“Knowing our heritage was around people and relationships, we wanted to bring a real sense of humanity and life to that digital experience,” she added.  

As part of the process, Teachers Mutual Bank originally came up with 42 different names before testing three. The one that came back originally was ‘Hive’, which Murphy said was simple to understand, clearly represented community and demonstrated a collective working together for a common goal and shared outcome. Yet legal and trademark restrictions took the name off the table.

“We had to play with the name and ended up with Hiver,” Murphy said. “The premise is it takes the teamwork of a whole community of bees to ensure a hive thrives. Hiver represents this interconnectedness of an important group of people: Essential workers.”

As a mutual bank, the majority of funding for Teachers Mutual Bank’s brands comes from member deposits.

“That means the ‘Hivers’ – our members - can contribute towards home loans of paramedics, teachers and other eligible members. The more the hive grows, the more we can invest in members, whether that be lower rates, investments or customer service,” Murphy said.

To inform the brand, value proposition and experience, Teachers Mutual Bank conducted qualitative and quantitative customer research in May and September around Australian essential workers. This asserted 87 per cent did not choose their profession for the money, but because they want to help other people.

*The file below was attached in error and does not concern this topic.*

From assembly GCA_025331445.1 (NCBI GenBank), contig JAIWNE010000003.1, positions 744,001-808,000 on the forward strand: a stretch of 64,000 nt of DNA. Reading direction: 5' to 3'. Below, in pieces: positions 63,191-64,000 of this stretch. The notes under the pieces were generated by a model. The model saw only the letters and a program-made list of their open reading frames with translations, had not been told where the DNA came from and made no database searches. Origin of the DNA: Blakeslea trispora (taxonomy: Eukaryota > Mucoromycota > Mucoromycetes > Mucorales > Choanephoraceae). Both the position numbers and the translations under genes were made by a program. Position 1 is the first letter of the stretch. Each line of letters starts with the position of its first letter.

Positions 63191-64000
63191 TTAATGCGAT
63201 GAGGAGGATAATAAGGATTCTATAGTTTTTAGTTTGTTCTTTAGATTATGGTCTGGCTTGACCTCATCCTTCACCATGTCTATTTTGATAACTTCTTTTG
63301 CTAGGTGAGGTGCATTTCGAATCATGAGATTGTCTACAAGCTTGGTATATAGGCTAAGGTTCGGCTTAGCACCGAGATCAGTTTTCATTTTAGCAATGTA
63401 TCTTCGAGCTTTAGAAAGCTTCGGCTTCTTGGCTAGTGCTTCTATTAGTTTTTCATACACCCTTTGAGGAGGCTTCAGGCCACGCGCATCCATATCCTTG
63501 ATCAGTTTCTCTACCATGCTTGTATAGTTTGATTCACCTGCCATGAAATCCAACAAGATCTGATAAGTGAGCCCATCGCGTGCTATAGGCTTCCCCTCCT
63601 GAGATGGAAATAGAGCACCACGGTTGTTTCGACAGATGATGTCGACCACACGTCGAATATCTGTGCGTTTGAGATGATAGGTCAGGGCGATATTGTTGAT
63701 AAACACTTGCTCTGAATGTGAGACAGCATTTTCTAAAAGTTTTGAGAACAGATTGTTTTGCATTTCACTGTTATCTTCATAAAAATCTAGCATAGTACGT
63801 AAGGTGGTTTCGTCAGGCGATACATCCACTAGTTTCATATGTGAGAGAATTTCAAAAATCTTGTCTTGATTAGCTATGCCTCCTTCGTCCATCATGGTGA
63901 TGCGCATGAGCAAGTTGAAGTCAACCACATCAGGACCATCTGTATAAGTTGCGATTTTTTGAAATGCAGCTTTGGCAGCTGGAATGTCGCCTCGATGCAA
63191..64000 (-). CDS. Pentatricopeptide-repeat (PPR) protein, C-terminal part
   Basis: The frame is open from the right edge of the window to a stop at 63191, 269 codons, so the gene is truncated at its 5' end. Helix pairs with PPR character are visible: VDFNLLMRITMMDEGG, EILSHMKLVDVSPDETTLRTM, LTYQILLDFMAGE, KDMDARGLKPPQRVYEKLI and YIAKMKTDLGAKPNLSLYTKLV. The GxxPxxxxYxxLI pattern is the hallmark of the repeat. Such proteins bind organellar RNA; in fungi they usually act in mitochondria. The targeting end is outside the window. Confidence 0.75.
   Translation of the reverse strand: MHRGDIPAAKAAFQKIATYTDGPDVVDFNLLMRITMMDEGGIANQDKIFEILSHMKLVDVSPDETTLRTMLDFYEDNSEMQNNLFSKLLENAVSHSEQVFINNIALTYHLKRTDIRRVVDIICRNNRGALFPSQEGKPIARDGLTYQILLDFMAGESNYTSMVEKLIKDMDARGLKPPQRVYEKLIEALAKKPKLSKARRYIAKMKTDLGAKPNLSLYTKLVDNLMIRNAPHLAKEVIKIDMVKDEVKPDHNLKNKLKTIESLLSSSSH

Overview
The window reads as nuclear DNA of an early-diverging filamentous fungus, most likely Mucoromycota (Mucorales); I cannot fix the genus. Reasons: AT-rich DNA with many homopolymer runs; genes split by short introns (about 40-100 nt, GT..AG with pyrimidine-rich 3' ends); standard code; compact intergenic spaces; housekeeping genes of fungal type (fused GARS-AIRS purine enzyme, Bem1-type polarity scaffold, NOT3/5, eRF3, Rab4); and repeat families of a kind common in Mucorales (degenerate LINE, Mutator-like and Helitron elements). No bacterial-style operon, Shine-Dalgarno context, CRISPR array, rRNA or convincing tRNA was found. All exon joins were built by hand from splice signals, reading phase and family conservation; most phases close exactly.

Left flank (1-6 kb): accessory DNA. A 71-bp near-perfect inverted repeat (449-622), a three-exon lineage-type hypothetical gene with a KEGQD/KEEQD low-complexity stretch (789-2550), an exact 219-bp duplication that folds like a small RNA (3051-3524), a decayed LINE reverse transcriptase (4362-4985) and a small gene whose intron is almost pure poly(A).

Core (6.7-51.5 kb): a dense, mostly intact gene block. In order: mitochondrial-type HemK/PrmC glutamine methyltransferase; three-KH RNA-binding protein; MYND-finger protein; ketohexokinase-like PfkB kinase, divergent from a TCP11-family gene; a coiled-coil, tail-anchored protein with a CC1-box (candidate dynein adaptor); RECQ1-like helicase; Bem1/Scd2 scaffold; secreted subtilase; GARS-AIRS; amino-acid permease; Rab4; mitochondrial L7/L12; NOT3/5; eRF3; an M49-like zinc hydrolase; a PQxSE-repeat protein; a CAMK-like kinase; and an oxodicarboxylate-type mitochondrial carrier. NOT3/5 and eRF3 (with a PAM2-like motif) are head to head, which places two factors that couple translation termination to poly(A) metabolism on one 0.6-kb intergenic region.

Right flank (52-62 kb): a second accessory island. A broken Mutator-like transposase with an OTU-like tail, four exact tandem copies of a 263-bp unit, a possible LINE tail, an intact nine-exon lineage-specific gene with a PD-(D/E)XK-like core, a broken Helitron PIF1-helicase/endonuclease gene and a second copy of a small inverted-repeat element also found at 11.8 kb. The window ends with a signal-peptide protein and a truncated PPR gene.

Such an insight then formed the focus of the launch campaign, ‘The Betterers’ Bank’, a real word which Murphy said injected a bit of fun into the Hiver brand approach. The aim of the campaign is to position the digital bank as supporting those making the world a better place. It’s also about communicating who and what Hiver stands for, establishing brand awareness, driving interest and prompting member sign-up and uptake, she said.

The overarching campaign is digital led, using hyper-targeting techniques to market directly to essential worker audiences across social media channels and online display advertising.

“We spent a lot of time getting to know that audience via the research to understand how we can support them,” Murphy said, adding the research report has been distributed through media.

Over coming months, Hiver plans to release variations of its campaign, but change the product focus to its forthcoming credit product range, including personal and car loans. Initially, Hiver has debuted with an everyday transaction-style account plus a bonus saver account.

A number of metrics are being used to gauge brand success. Growth is one, the other is about proving out the technology. Both new enterprise platforms and Web platforms have been employed within the business, Murphy said.

“We look at Hiver as that opportunity to introduce new tech we can also leverage across the business over time,” she said. “And it’s all about an iterative approach to keep improving.”

As part of the development process, a number of employees were seconded into the Hiver delivery team.

“As we go forward, we’ll have a dedicated team, but also back fill some of those other roles,” Murphy said. “It’s been a great opportunity for existing teams to focus on a new initiative.

“Everyone was really excited by doing something differently and really bought in. We have been operating agile and new ways of working and everyone was really open, which was great to see.”